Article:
Out of infinite pain the mind of man can fashion beauty. John Clare, the English nature poet, born in 1793 who died in a madhouse in 1864, was the most poverty-stricken of any major poet who ever lived. He could not afford to buy paper so he made it by scraping clean layers of birch bark. He made ink by mixing “bruised nut galls, green copper and stone blue soaked in a pint and a half of rain water.” Some of his manuscripts are made of discarded envelopes stitched together and one of his greatest poems was written on the back of a handbill for a local election.
John Clare was a casual farm labourer, but at the village school he attended as a boy he acquired a passion for reading which built a fierce need in him to become a poet, a completely extraordinary ambition for a peasant in 19th century England. Stunted by malnutrition he worked as a weeder and hay-maker, stacking bales, and occasionally found other employment serving in a pub, plowing, looking after animals, as a militiaman, working in fencing and hedging gangs, scouring out fish ponds and labouring in a lime works.
Yet all this time the passion for poetry never died in him.
“I could not stop my thoughts and often failed to keep them till night, so when I fancied I had hit upon a good image or natural description I used to sneak into a corner of the garden and clap it down, but the appearance of my employers often put my fancies to flight and made me lose the thought and the muse together, for I have always felt anxious to conceal my scribbling and would as leave have confessed to be a robber as a rhymer.”
When he got the chance he wrote down what he saw with indelible clarity: it is what it is. Here is John Clare, casual labourer, starting with one of his favourite phrases “I love,” in a wonderfully clear and simple sonnet:
Emmonsails Heath in Winter
I love to see the old heath’s withered brake
Mingle its crimpled leaves with furze and ling
While the old heron from the lonely lake
Starts slow and flaps his melancholy wing
And oddling crow in idle motions swing
On the half-rotten ash tree’s topmost twig
Beside whose trunk the gypsy makes his bed –
Up flies the bouncing woodcock from the brig
Where a black quagmire quakes beneath the tread;
The fieldfare chatters in the whistling thorn
And for the awe round fields and closen rove
And coy bumbarrels twenty in a drove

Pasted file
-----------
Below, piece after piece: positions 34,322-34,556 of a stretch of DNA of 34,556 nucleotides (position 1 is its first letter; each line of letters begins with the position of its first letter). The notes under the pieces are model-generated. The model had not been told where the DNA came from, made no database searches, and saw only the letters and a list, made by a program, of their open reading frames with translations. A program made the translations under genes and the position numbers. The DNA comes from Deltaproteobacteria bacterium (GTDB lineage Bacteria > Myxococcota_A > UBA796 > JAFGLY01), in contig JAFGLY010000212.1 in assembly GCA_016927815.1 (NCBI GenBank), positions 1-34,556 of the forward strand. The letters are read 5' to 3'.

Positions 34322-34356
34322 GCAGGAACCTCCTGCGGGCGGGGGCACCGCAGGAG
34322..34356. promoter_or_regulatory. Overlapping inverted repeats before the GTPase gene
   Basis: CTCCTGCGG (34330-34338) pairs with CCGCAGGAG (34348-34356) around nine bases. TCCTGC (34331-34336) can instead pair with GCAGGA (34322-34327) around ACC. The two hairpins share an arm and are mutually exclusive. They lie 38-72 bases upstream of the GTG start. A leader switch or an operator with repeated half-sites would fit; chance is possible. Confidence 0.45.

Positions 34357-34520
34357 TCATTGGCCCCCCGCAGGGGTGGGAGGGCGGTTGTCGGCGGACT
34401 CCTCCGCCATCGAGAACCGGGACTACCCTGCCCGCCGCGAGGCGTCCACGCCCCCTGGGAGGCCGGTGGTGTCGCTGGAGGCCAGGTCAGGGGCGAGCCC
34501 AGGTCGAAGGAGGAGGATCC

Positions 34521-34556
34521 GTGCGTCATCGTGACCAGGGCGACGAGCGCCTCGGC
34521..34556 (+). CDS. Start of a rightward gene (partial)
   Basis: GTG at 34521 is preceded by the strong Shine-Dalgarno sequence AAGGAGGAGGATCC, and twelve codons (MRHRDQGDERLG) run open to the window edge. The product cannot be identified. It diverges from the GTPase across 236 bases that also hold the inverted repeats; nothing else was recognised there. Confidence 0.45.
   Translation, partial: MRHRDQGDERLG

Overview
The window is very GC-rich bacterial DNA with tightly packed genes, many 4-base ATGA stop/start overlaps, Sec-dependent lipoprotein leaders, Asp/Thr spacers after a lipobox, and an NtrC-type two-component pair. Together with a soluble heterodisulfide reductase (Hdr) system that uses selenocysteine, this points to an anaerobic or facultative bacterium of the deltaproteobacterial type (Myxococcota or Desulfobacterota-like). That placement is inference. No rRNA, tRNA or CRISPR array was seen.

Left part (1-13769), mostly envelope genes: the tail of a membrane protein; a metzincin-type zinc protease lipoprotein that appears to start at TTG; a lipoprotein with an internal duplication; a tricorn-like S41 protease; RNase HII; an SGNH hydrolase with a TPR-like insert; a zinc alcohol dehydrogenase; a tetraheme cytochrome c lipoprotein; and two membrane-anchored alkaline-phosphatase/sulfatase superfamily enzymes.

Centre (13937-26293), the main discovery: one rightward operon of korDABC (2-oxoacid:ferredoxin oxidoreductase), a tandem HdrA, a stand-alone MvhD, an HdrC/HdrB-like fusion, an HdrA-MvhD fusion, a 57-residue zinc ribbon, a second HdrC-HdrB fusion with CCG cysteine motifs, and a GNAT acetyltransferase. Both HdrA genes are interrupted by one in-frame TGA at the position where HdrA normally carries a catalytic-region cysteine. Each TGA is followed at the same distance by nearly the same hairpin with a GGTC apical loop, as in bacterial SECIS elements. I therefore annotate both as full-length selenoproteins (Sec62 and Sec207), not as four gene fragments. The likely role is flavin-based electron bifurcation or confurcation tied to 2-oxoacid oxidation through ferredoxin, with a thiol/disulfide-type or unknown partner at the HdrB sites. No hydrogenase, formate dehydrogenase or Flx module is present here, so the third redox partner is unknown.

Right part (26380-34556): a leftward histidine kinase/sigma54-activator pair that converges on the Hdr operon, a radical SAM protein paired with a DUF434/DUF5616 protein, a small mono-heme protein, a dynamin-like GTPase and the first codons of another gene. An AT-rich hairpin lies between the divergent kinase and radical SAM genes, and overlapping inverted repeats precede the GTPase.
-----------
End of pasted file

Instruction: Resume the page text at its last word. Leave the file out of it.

Flit down the hedgerows in the frozen plain
And hang on little twigs and start again.
“Awe” is a dialect term for hawthorn berry, “closen” are small fields, and “bumbarrel” is a long-tailed bird. The effect, as one modern poet, John Ashbery, has said, is of “reinserting me in my present, of reestablishing now.”
When John Clare began to be noticed by patrons and editors he was valued first and foremost as a freak. The title page of his first book described him as a Northampton peasant. He was, very briefly, a sensation. But the break for him hardly lasted. Each succeeding book of his – Poems Descriptive, The Village Minstrel, The Shepherd’s Calendar and The Rural Muse – can be seen now to have been better then the previous one – but each sold fewer copies. Fashion abandoned him to his life of extreme poverty and hard manual labour. And his life was made even worse because he had once been noticed as a writer:
“I live here among the ignorant like a lost man in fact like one whom the rest seems careless of having anything to do with – they hardly dare talk in my company for fear I should mention them in my writings and I find more pleasure in wandering the fields than in musing among my silent neighbours who are insensible to every thing but toiling and talking of it and that to no purpose.”
Gradually he went mad. “I had a variety of minds about me and all of them unsettled.” He began to see spirits of hideous description moving about on the ceiling of his room. He suffered long depressive spells alternating with manic episodes. On July 8, 1837, he was admitted to Dr Allen’s lunatic asylum in far away Essex. There he thought sometimes he was a prizefighter, sometimes that he had written Shakespeare’s plays and sometimes that he was Horatio Nelson on the high seas. In July, 1841, he escaped and walked the hundred miles back to his home, so hungry on the way that he ate grass. But he had quite lost himself in madness. By the end of 1841 he was re-admitted, this time to the Northampton General Lunatic Asylum. He remained there for the rest of his life in complete obscurity until he died of a stroke in 1864 at the age of seventy.
Nearly a century passed before John Clare’s poems were re-discovered and given their full due. Moreover, manuscripts were found which showed that some of his greatest poems had been written early in his years in the Northampton lunatic asylum. From time to time, before night fell for good, the clouds of madness parted and a marvellous light poured through. One poem written then seems to me, as I have come to read it again and again, the most heart-rending poem ever written.
I am – yet what I am, none cares or knows;
My friends forsake me like a memory lost:
I am the self-consumer of my woes –
They rise and vanish in oblivion’s host
Like shadows in love- frenzied stifled throes –
And yet I am and love – like vapours tossed
Into the nothingness of scorn and noise
Into the living sea of waking dreams
Where there is neither sense of life or joys
But the vast shipwreck of my life’s esteems;
Even the dearest that I love the best
Are strange – nay, rather, stranger than the rest.
I long for scenes where man hath never trod,
A place where woman never smiled or wept,
There to abide with my creator, God,
Sleep as I in childhood sweetly slept,
Untroubling and untroubled where I lie,
The grass below – above, the vaulted sky.